Ulcerative colitis, a chronic inflammatory bowel disease, causes digestive tract disturbance and results in significant damage to your large intestine. The condition is incurable and having the condition for many years can increase the risk of developing colon cancer. Medical treatment aims to reduce inflammation and infection from the disease but an adjunct and alternative approach with garlic may aid in reducing the risk of later cancer development. Before you use garlic as a supplement, consult your physician for safety.
Video of the Day
Cause, Symptoms and Treatment
Virus or bacteria that results in digestive tract inflammation or an autoimmune reaction may prompt the development of ulcerative colitis but the exact cause of the condition is unknown. Symptoms range from mild to severe depending on the location of the inflammation. Most experience rectal bleeding, abdominal cramps or pain, diarrhea, fever or weight loss. The disease can be life-threatening in rare cases when the entire colon is inflamed. Treatment initially starts with antibiotic and anti-inflammatory medication to reduce the onset and duration of colon inflammation but immune system suppressing medication may also help. However, surgical removal of the colon may occur in life-threatening situations. Dietary and lifestyle changes including elimination of problem foods, lowering fiber intake and stress management are recommended to prevent aggravating the colon.
Garlic has a wide range of uses in cooking but is also useful for its healing properties to prevent heart disease and high cholesterol and improve immune system functions. According to the National Cancer Institute, garlic shows promise as a potential anti-cancer agent, but research is ongoing. The active ingredient in garlic is allicin, a sulfur compound, with antibacterial and antioxidant properties. Antioxidants are important substances for destroying toxic particles, or free radicals, that damage your cells. Ulcerative colitis can perforate the colon and increases your risk of developing colon cancer. Therefore, daily use of garlic may increase your immune system response to fight off tumorous colon growths. However, consult your physician to determine if adding garlic to your diet is right for your condition.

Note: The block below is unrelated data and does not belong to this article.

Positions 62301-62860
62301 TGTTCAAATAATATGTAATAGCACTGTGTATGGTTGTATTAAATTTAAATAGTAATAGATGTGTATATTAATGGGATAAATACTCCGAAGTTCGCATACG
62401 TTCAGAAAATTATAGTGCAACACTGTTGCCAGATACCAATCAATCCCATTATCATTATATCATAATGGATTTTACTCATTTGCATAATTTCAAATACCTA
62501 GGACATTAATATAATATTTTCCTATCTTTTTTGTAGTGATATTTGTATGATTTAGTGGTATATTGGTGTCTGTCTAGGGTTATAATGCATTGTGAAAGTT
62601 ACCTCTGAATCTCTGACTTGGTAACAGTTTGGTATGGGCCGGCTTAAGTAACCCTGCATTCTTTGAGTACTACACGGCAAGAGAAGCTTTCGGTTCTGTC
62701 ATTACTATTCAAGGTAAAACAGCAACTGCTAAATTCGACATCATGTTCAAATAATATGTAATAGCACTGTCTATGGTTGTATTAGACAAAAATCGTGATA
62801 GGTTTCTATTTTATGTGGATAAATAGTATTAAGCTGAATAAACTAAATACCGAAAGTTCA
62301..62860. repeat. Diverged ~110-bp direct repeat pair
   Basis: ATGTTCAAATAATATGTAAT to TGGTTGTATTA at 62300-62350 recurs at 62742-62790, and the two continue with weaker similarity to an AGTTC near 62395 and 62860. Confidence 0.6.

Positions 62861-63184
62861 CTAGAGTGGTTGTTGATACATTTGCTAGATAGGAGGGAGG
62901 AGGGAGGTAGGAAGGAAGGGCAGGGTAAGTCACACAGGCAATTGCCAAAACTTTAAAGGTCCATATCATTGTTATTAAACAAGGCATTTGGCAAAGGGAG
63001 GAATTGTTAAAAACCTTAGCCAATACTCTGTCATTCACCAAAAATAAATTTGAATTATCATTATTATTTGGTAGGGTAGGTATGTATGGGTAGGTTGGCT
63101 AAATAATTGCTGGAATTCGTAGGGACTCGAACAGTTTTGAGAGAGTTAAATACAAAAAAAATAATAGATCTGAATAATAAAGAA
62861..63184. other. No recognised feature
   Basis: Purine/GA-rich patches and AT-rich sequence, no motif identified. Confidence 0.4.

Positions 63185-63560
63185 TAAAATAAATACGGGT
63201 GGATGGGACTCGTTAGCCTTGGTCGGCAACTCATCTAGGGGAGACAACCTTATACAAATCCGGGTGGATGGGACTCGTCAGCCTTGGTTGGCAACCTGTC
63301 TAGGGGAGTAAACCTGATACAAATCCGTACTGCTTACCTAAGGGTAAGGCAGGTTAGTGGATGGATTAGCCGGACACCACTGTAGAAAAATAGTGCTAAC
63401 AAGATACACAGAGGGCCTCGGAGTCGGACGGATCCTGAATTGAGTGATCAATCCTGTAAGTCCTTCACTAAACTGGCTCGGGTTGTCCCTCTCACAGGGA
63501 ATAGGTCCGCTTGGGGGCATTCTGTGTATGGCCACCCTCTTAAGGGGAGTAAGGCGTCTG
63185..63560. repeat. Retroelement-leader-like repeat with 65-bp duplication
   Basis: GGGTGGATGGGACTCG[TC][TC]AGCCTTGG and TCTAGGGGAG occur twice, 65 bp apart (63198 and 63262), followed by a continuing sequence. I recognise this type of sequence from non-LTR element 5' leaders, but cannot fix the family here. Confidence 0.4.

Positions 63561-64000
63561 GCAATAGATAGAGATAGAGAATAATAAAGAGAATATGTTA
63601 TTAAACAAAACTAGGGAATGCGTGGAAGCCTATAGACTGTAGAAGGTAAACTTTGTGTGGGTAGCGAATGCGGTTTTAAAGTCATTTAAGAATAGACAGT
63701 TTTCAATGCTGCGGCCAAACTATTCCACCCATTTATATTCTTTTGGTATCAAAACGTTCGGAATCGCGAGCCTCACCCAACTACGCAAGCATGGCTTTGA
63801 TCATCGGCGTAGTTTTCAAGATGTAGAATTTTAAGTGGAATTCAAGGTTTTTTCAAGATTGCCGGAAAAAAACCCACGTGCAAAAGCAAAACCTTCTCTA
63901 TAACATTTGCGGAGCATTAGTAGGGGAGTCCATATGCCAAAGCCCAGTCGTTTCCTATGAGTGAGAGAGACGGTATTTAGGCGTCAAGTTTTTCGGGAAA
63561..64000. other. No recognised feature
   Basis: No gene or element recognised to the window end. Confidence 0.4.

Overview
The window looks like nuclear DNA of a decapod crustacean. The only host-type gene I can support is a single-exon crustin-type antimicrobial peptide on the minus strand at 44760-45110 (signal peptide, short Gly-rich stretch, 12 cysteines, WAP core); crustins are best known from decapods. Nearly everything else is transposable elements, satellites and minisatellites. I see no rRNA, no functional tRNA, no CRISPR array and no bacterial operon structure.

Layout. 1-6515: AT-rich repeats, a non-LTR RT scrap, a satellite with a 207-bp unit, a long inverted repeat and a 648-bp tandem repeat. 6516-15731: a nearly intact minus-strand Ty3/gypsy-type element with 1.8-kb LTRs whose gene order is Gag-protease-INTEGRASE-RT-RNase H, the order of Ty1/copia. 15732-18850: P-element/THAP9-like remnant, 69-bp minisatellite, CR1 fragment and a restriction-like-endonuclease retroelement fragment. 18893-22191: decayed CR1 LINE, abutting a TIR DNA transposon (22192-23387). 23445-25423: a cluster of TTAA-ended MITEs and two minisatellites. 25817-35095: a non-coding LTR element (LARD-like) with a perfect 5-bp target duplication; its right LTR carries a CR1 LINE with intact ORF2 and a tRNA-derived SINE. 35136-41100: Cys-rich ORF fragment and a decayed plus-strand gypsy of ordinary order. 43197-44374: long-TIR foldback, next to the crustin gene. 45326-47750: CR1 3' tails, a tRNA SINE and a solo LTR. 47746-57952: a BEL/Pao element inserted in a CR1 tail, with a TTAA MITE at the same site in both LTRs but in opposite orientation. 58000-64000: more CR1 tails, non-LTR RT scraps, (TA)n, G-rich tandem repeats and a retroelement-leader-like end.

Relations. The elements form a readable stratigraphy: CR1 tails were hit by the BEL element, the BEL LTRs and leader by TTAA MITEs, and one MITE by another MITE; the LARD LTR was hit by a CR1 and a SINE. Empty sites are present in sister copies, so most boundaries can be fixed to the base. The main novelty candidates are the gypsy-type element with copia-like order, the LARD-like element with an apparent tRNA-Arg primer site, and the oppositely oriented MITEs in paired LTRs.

Garlic and Ulcerative Colitis Research
Garlic research as an anti-cancer agent is ongoing but promising since garlic has shown to effectively boost the immune system in study participants with existing colorectal cancer, notes the University of Maryland Medical Center. However, research of garlic for ulcerative colitis treatment is slim. A 2009 study published in the "Pakistan Journal of Pharmaceutical Science" examined garlic and its potential protective effects against ulcerative colitis. The study focused on the antioxidant properties of garlic and how administration of garlic increased enzyme activity to protect colon cells. However, this is an animal study and results must be replicated to conclusively determine if garlic can offer protective benefit to ulcerative colitis sufferers.
Dietary habits can cause digestive distress and you may have to determine what works best by eliminating certain foods. The Crohn's and Colitis Foundation of America suggests limiting fatty food consumption and dairy, reducing fiber intake and avoiding alcohol or caffeinated beverages. Garlic is considered safe in your diet, but it can have side effects of bloating or stomach upset. Consult your physician to determine a nutrition plan based on your symptoms.